Though the U.S. says Iran is behind the Houthi attacks, there are differences with Israel on how to respond, The Wall Street Journal reported. Israel and the U.S. have shot down most of these airborne threats, but the U.S. has told Israel to let the American military respond to the Houthis, instead of risking an Israeli response that could expand the conflict, U.S. and other government officials told the publication.

On Nov. 19, the Houthis staged a helicopter-borne raid on the Galaxy Leader, a Bahamian-flagged vehicle carrier transiting the Red Sea. The Houthis have turned the vessel into a tourist attraction.

The IDF, responding on Friday to a Reuters investigation that determined its forces killed a Reuters journalist in southern Lebanon on Oct. 13, said the incident took place in an active combat zone and was under review.

Without directly addressing the death of visuals journalist Issam Abdallah, a military statement said Lebanese Hezbollah fighters had on that day attacked across the border and Israeli forces opened fire to prevent a suspected armed infiltration.

A Reuters special report, published Thursday, found that "an Israeli tank crew killed a Reuters journalist and wounded six reporters in Lebanon on Oct. 13 by firing two shells in quick succession from Israel while the journalists were filming cross-border shelling."

The two strikes killed Reuters visuals journalist Abdallah, 37, "and severely wounded Agence France-Presse (AFP) photographer Christina Assi, 28, just over a kilometer from the Israeli border near the Lebanese village of Alma al-Chaab."

"Reuters spoke to more than 30 government and security officials, military experts, forensic investigators, lawyers, medics and witnesses to piece together a detailed account of the incident. The news agency reviewed hours of video footage from eight media outlets in the area at the time and hundreds of photos from before and after the attack, including high-resolution satellite images."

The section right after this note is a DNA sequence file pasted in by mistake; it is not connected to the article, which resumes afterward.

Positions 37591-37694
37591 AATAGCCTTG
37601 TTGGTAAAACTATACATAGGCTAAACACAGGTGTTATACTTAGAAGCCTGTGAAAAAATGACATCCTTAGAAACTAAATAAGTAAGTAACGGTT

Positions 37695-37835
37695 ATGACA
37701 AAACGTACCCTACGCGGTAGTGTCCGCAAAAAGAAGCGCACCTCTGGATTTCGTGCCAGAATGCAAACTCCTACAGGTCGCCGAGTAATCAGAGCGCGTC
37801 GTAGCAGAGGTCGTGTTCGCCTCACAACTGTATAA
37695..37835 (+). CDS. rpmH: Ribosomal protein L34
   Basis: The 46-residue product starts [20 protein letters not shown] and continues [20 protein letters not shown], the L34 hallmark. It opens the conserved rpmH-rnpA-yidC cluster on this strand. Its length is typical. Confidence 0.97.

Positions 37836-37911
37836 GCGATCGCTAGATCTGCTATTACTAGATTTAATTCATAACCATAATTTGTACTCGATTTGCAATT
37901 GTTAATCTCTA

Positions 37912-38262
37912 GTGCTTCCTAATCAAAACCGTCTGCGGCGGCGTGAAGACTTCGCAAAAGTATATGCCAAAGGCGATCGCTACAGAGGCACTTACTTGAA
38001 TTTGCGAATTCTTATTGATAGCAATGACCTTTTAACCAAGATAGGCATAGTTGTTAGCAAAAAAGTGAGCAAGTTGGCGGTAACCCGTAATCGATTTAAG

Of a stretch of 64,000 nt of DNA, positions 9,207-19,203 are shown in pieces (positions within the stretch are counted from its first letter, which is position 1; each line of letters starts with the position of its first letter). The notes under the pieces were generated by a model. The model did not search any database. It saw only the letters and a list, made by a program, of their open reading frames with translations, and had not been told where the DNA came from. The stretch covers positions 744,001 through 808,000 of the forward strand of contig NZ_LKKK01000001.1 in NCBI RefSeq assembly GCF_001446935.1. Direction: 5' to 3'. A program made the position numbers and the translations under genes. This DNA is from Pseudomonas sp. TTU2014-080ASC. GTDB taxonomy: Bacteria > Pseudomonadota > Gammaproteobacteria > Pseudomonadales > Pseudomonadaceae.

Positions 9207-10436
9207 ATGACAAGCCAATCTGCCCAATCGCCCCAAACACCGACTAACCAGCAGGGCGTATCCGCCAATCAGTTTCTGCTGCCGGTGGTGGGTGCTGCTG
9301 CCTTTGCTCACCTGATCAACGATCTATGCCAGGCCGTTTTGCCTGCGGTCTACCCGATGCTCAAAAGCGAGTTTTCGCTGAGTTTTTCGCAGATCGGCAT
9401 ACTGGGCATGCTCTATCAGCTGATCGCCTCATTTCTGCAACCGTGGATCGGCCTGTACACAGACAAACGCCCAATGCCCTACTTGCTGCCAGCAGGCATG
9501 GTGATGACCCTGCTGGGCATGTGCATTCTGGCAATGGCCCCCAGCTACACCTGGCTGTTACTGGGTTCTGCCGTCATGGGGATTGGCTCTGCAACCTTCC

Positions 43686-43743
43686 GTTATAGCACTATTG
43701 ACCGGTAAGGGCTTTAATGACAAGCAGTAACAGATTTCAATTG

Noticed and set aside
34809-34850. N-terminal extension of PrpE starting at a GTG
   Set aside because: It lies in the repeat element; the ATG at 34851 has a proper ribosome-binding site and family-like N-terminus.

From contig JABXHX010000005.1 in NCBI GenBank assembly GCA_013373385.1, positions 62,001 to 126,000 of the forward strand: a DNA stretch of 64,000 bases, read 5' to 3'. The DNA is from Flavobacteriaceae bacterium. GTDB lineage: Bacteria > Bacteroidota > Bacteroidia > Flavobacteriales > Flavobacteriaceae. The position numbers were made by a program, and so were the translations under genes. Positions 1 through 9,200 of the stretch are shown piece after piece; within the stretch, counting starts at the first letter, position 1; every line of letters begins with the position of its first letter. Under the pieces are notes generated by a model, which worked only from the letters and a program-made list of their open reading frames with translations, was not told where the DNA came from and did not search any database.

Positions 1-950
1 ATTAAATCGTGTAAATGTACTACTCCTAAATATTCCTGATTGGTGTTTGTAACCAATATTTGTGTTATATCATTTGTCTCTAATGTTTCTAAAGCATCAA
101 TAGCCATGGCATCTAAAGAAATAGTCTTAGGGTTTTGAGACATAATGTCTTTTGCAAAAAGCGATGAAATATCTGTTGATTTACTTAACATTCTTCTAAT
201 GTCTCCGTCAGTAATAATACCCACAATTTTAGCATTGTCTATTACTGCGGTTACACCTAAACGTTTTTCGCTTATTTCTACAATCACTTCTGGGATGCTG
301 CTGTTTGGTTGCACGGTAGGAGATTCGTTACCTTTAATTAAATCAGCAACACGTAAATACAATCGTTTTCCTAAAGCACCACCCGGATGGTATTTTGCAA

"As part of its investigation, Reuters also gathered and obtained evidence from the scene including shrapnel on the ground and embedded in a Reuters car, three flak jackets, a camera, tripod and a large piece of metal.

As the Israel-Gaza war continues, on December 8, the Committee To Protect Journalist's research showed that at least 63 journalists and media workers were among the more than 18,000 people killed since the conflict began on October 7—with more than 17,000 deaths in the Palestinian territories of Gaza and the West Bank and about 1,200 in Israel. This deadly toll on journalists’ lives is coupled with harassment, detentions, and other reporting obstructions as they go about their work across the region.

On Thursday, Israeli Prime Minister Benjamin Netanyahu issued a stark warning to Hezbollah leader Hassan Nasrallah, saying that Israel would turn Beirut into Khan Yunis if he chooses war.

Four pro-Hezbollah fighters were killed on Friday in an Israeli drone strike on their car in the south of Syria, according to the Syrian Observatory for Human Rights (SOHR).
The attack targeted a “taxi” near Al-moror roundabout in Al-Ba’ath city in Al-Qunaitrah province, where the four bodies were charred inside the targeted car, according to SOHR.

No U.S. troops have been injured in nine attacks on U.S. bases in Syria and Iraq over the past 24 hours with a mixture of drones and rockets, Fox News reported. The number of such attacks since Oct. 17 is now 84.

A loose-knit group of Iranian-backed militias called the Islamic Resistance in Iraq claimed credit for al least two of those attacks on Friday, one at the Koniko oil facility in Syria and the other at Al-Asad Air Base.

That follows one near the U.S. Embassy compound in Baghdad.

We reached out to the Pentagon and U.S. Central Command for details and will update this story with any they provide.

The is a developing story. We will update it when there is more news to report about the Israel-Hamas war.

Contact the author: howard@thewarzone.com